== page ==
With the last Titan flyby on October 12, Cassini came back to an orbit that's nearly in the equatorial plane, and immediately rewarded us with some fine views of several of the icy moons. Here are a bunch of images of those moons.
Unmannedspaceflight.com member Astro0 was fiddling around with an interesting-looking sequence of Cassini images when he discovered their purpose -- they were gathered in order to see if Cassini could catch aurorae flaring into being near Saturn's north pole. Cassini sure did!
I wonder if this came from the same original body as Block Island, or if Meridiani is the kind of slowly deflating landscape that accumulates meteorites at its surface, like the ANSMET meteorite hunting spots in Antarctica?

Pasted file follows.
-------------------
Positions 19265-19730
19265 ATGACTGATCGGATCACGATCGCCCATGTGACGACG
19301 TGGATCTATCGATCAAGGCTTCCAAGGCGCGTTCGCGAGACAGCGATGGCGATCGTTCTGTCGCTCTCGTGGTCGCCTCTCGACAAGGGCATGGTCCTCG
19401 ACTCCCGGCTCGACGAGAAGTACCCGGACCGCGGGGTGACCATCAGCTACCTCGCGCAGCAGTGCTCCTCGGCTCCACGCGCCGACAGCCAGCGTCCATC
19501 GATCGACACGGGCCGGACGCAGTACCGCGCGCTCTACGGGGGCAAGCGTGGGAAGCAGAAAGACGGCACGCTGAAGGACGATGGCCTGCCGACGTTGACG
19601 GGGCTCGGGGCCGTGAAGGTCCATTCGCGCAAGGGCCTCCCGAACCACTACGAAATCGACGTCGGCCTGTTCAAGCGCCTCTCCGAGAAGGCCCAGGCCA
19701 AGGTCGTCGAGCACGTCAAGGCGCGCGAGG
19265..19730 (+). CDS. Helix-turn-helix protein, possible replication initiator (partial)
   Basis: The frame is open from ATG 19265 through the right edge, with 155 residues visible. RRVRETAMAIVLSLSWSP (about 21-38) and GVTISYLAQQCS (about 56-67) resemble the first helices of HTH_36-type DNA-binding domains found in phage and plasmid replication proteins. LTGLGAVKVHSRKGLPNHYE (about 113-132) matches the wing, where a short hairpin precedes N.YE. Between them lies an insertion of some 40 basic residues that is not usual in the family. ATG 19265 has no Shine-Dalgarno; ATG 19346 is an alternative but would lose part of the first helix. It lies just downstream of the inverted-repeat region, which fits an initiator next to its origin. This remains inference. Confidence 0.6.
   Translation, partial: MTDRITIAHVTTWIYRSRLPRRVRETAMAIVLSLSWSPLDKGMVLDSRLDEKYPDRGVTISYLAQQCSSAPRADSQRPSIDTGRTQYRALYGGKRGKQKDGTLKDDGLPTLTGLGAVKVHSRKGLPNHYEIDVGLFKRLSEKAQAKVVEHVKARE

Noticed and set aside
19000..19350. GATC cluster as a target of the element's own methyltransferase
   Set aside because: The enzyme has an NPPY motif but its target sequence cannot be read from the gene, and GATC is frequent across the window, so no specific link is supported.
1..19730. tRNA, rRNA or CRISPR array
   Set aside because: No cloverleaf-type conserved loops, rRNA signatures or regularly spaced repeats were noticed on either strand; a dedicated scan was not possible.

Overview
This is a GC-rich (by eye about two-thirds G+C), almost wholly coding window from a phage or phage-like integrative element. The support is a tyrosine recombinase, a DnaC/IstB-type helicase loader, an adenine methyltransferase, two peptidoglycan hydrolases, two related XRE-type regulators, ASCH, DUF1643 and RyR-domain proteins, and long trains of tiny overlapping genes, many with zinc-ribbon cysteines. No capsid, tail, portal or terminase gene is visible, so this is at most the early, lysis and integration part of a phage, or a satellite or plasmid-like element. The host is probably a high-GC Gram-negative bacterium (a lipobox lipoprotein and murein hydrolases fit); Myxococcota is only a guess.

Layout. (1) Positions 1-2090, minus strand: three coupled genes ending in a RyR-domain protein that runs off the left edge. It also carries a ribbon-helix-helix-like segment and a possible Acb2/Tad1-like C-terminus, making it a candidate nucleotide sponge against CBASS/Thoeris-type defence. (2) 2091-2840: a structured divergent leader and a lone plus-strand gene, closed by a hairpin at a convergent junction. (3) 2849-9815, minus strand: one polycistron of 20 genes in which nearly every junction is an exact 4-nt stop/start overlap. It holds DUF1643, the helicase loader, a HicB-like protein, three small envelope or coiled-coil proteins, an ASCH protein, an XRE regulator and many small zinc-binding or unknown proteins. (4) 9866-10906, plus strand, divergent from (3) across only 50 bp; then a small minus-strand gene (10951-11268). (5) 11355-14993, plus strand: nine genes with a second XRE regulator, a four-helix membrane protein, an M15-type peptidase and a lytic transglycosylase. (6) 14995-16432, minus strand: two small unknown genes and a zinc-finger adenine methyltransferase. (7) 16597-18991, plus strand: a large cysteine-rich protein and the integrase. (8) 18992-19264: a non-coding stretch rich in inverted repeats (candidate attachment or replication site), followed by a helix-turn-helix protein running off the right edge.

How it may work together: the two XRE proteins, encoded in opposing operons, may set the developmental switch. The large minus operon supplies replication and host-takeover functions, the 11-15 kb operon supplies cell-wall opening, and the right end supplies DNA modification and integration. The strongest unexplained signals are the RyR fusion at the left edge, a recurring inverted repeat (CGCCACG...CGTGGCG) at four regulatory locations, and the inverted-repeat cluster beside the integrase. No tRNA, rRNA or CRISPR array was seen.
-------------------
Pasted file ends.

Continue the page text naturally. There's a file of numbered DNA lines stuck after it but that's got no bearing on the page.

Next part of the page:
Doug Ellison has done it again: he's created a spectacular overflight of Gusev crater based upon digital elevation models of the terrain produced by the United States Geological Survey from HiRISE data.
For a while, Mars was beating Spirit while she was down, throwing a dust storm at the rover where it's bogged up to its hubcaps in fluffy soil When lots of dust is lofted into the sky, the hazard is that when it comes down, it may come down on the rover and its solar panels. But it appears things on Spirit are still pretty clean.
While Spirit has been stuck at Troy, it's been taking numerous opportunities to capture photos with dramatic twilight lighting. On sol 2,002 (three sols ago, or August 21), it gazed toward the setting Sun, snapping the shutter roughly once a minute.